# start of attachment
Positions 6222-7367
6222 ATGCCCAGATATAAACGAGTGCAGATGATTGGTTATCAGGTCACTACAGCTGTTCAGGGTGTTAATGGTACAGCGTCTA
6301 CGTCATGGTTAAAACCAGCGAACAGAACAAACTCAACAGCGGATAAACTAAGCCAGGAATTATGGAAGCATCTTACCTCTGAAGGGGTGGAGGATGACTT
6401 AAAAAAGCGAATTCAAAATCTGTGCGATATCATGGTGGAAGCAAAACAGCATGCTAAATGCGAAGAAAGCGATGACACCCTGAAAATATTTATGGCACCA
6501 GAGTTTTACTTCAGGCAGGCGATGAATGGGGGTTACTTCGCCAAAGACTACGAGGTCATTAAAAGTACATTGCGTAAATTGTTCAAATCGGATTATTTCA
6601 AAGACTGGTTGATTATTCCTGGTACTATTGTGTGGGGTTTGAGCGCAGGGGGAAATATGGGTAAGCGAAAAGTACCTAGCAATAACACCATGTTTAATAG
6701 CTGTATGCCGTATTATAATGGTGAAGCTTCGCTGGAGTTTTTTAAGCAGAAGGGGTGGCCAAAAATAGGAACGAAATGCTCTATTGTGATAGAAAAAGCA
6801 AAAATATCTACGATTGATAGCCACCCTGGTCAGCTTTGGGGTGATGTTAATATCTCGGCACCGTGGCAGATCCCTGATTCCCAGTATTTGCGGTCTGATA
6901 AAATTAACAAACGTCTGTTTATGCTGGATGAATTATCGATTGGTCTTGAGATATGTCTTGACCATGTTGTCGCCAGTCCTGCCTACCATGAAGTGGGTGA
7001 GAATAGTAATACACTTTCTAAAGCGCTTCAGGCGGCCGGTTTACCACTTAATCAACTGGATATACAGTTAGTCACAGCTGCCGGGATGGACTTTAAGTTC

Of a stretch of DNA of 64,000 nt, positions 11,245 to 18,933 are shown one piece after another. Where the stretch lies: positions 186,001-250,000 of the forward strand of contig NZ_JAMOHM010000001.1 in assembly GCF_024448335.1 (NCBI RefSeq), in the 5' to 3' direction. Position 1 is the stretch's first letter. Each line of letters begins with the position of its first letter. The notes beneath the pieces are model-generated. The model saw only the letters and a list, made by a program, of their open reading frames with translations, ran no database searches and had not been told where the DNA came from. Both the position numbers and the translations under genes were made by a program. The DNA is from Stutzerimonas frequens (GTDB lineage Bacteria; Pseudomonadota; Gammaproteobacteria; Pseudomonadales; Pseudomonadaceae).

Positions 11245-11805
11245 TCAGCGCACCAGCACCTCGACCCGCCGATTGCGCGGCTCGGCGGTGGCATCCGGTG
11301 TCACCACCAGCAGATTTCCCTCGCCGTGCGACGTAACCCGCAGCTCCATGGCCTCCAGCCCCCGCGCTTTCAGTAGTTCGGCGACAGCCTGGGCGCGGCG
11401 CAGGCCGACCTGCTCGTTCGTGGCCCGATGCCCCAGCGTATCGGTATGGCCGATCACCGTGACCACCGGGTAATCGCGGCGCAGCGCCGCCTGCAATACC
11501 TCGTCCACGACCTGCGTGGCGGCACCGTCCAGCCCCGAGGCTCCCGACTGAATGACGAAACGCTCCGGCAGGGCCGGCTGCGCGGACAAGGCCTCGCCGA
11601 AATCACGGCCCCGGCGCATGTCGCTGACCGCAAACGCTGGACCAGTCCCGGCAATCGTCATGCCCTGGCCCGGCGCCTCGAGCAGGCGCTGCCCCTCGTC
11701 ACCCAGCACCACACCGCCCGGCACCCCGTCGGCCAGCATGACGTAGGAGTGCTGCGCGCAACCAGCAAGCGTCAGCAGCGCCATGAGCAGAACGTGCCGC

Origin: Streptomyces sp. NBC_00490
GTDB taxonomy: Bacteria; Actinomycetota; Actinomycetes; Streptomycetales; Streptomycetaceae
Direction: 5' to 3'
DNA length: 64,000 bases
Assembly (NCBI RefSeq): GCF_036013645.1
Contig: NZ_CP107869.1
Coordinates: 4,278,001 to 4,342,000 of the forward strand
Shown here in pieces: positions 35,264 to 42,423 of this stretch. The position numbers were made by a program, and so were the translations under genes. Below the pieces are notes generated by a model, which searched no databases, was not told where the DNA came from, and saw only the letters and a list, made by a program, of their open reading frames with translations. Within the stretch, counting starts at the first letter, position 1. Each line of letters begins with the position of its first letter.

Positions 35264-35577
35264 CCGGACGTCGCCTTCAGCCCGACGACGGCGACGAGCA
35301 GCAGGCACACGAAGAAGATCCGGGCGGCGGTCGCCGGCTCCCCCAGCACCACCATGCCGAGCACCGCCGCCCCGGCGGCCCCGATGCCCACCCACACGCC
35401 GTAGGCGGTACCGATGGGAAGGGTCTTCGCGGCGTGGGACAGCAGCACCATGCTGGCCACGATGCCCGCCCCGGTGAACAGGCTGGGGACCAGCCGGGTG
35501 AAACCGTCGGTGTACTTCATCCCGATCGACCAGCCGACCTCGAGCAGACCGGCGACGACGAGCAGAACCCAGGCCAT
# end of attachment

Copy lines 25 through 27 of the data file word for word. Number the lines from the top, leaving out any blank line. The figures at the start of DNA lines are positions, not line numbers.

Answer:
Coordinates: 4,278,001 to 4,342,000 of the forward strand
Shown here in pieces: positions 35,264 to 42,423 of this stretch. The position numbers were made by a program, and so were the translations under genes. Below the pieces are notes generated by a model, which searched no databases, was not told where the DNA came from, and saw only the letters and a list, made by a program, of their open reading frames with translations. Within the stretch, counting starts at the first letter, position 1. Each line of letters begins with the position of its first letter.

Positions 35264-35577